Is COX-2 a perpetrator or a protector? Selective COX-2 inhibitors remain controversial

Cheng Luo, Ming-liang He, Lars Bohlin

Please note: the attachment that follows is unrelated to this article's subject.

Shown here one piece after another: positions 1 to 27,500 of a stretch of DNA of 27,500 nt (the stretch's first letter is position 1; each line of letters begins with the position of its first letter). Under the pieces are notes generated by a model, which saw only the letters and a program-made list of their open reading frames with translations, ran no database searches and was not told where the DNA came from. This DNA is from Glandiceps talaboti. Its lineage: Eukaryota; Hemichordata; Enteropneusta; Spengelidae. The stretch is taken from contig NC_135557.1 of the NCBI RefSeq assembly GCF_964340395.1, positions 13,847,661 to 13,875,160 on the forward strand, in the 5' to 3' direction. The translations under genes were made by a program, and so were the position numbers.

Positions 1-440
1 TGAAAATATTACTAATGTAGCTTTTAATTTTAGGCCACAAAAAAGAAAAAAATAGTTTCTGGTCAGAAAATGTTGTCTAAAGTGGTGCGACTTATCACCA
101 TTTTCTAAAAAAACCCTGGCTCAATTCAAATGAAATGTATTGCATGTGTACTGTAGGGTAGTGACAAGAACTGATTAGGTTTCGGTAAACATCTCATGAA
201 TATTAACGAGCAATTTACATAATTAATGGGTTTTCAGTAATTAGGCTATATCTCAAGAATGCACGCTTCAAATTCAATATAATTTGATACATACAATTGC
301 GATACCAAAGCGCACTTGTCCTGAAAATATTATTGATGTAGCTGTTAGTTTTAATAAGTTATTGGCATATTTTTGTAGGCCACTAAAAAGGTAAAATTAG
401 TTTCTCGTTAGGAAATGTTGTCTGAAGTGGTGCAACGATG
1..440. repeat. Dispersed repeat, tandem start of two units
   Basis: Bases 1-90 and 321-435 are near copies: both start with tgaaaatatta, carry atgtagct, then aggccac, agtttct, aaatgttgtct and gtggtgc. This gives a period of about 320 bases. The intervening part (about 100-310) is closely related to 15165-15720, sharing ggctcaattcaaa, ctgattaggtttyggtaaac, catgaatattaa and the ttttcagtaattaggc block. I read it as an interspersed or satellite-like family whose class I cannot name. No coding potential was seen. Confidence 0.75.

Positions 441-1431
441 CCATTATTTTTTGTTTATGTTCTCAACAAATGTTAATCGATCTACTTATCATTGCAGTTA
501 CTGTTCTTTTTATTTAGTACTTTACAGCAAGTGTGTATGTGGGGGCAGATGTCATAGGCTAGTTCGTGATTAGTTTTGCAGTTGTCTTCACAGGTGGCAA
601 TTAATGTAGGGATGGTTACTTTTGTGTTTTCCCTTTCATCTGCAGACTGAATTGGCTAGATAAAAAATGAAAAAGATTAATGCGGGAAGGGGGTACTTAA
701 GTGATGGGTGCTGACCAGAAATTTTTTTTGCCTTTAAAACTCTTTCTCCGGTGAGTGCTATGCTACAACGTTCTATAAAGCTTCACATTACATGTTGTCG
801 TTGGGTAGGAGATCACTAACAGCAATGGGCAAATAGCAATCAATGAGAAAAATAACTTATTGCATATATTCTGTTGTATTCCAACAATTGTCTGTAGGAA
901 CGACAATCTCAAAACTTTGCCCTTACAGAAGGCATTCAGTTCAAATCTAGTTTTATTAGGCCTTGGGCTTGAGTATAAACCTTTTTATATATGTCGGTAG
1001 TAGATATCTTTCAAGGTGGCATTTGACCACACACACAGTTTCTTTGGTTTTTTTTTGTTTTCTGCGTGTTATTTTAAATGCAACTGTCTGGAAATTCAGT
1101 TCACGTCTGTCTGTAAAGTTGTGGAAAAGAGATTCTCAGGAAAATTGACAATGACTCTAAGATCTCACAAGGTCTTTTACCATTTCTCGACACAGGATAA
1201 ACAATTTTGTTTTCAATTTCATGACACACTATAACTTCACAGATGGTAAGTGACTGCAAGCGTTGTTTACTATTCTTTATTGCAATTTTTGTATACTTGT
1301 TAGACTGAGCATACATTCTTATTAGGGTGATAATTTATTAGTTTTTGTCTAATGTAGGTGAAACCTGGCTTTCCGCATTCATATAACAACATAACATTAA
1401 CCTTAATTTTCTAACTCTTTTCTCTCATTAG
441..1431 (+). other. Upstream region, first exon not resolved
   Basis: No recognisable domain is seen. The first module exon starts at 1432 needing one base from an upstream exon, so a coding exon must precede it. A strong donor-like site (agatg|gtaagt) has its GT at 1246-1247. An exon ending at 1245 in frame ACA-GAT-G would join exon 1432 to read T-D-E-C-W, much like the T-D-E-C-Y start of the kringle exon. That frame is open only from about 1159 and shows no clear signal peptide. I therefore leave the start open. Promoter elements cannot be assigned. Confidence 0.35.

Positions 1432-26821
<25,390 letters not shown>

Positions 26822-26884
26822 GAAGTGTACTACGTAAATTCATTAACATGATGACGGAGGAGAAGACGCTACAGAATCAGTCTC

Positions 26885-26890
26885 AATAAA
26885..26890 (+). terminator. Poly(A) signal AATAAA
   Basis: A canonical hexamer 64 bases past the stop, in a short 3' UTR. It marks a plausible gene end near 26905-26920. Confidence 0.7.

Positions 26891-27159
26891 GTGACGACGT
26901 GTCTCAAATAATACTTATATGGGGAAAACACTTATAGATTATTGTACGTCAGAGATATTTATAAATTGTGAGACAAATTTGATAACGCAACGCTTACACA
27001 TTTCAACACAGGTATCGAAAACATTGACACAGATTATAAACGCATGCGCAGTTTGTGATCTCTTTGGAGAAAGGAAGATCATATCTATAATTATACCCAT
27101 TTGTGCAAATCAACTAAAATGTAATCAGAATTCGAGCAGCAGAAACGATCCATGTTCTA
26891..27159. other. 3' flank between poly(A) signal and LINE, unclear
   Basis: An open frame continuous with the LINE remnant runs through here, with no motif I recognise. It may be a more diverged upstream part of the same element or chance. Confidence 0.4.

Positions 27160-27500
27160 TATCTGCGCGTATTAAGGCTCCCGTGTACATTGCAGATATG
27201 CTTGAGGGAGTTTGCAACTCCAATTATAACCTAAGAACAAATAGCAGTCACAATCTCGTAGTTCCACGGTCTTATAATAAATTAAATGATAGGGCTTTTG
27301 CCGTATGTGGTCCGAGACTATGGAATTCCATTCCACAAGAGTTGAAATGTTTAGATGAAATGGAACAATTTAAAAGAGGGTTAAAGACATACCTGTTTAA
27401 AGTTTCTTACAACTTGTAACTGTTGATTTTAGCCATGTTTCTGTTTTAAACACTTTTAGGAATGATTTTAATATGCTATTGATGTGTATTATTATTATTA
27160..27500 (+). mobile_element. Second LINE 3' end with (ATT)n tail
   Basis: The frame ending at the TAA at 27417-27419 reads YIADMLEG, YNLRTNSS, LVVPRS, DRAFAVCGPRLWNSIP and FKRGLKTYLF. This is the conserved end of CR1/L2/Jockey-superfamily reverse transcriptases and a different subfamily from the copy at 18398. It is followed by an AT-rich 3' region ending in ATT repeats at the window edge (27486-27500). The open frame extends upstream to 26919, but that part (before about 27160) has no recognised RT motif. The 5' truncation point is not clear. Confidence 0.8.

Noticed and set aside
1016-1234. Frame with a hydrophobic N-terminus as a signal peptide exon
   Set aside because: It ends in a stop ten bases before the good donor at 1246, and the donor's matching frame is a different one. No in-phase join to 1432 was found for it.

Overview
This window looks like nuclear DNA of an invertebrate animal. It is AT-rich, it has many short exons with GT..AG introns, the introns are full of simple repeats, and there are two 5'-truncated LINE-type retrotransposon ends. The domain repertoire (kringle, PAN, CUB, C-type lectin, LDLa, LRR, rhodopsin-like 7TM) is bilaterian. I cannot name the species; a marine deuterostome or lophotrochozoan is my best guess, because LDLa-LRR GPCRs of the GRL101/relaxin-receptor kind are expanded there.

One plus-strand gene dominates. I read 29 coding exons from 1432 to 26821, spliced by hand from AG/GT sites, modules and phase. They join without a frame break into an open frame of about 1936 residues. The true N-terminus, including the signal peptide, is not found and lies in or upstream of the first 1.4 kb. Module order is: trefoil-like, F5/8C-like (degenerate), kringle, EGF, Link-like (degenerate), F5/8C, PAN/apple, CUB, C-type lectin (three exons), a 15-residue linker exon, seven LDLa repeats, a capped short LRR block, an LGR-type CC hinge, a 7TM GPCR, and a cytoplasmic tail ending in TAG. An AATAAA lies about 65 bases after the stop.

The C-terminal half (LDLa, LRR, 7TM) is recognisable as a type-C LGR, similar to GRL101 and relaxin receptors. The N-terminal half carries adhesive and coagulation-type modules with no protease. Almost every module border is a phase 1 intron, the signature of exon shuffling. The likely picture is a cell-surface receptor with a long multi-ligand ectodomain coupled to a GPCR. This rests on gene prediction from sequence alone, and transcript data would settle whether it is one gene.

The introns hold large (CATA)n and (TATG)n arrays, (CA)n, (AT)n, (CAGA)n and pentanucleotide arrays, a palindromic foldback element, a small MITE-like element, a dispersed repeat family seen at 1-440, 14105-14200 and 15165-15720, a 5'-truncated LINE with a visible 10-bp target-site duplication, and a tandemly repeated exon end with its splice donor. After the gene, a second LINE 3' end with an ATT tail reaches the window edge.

Aim: COX-2(cyclooxygenase-2) has sparked a surge in pharmaceutical interest since its discovery at the beginning of the 1990s. Several COX-2 selective inhibitors that avoid gastrointestinal side effects have been successfully launched into the market in recent years. The first selective COX-2 inhibitor, celecoxib, entered the market in December 1999. However, there are a few organs that physiologically and functionally express COX-2, particularly the glomeruli of the kidney and the cortex of the brain. Inhibition of COX-2 expression in these organs possibly causes heart attack and stroke in long-term COX-2 inhibitor users. Recently, a USA Food and Drug Agency (FDA) advisory panel re-evaluated COX-2 inhibitors and unanimously concluded that the entire class of COX-2 inhibitors increase the risk of cardiovascular problems. Thus the use of COX-2 inhibitors is still controversial, and there is a challenge for not only pharmacologists, but also the pharmaceutical industry, to develop improved painkilling and anti-inflammatory drugs. This may involve exploring a new generation of COX-2 inhibitors with different inhibitory mechanisms through computer-aided design, screening different sources of inhibitors with lower selectivity, or seeking completely new targets. Synthetic COX-2 inhibitors have high selectivity and the advantage of irreversible inhibition, whereas naturally derived COX-2 inhibitors have lower selectivity and fewer side effects, with the medical effects in general not being as striking as those achieved using synthetic inhibitors. This review discusses the mechanism of COX-2 inhibitor therapy and a possible new way of exploration in the development of anti-inflammatory, analgetic, and antipyretic drugs.